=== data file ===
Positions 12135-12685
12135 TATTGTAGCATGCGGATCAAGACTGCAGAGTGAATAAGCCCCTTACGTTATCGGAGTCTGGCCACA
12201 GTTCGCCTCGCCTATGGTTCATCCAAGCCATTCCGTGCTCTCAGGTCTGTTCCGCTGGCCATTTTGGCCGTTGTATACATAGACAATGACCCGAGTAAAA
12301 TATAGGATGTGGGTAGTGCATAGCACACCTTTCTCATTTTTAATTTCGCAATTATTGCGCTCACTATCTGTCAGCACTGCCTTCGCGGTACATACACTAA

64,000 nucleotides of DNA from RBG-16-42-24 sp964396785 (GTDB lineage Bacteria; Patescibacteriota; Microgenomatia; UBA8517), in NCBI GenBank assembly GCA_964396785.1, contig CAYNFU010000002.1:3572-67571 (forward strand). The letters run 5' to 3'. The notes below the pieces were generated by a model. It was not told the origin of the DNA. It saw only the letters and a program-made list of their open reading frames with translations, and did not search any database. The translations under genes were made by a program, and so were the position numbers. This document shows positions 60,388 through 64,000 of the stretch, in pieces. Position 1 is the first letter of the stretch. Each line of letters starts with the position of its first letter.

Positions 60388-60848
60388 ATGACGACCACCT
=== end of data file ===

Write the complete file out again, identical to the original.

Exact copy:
Positions 12135-12685
12135 TATTGTAGCATGCGGATCAAGACTGCAGAGTGAATAAGCCCCTTACGTTATCGGAGTCTGGCCACA
12201 GTTCGCCTCGCCTATGGTTCATCCAAGCCATTCCGTGCTCTCAGGTCTGTTCCGCTGGCCATTTTGGCCGTTGTATACATAGACAATGACCCGAGTAAAA
12301 TATAGGATGTGGGTAGTGCATAGCACACCTTTCTCATTTTTAATTTCGCAATTATTGCGCTCACTATCTGTCAGCACTGCCTTCGCGGTACATACACTAA

64,000 nucleotides of DNA from RBG-16-42-24 sp964396785 (GTDB lineage Bacteria; Patescibacteriota; Microgenomatia; UBA8517), in NCBI GenBank assembly GCA_964396785.1, contig CAYNFU010000002.1:3572-67571 (forward strand). The letters run 5' to 3'. The notes below the pieces were generated by a model. It was not told the origin of the DNA. It saw only the letters and a program-made list of their open reading frames with translations, and did not search any database. The translations under genes were made by a program, and so were the position numbers. This document shows positions 60,388 through 64,000 of the stretch, in pieces. Position 1 is the first letter of the stretch. Each line of letters starts with the position of its first letter.

Positions 60388-60848
60388 ATGACGACCACCT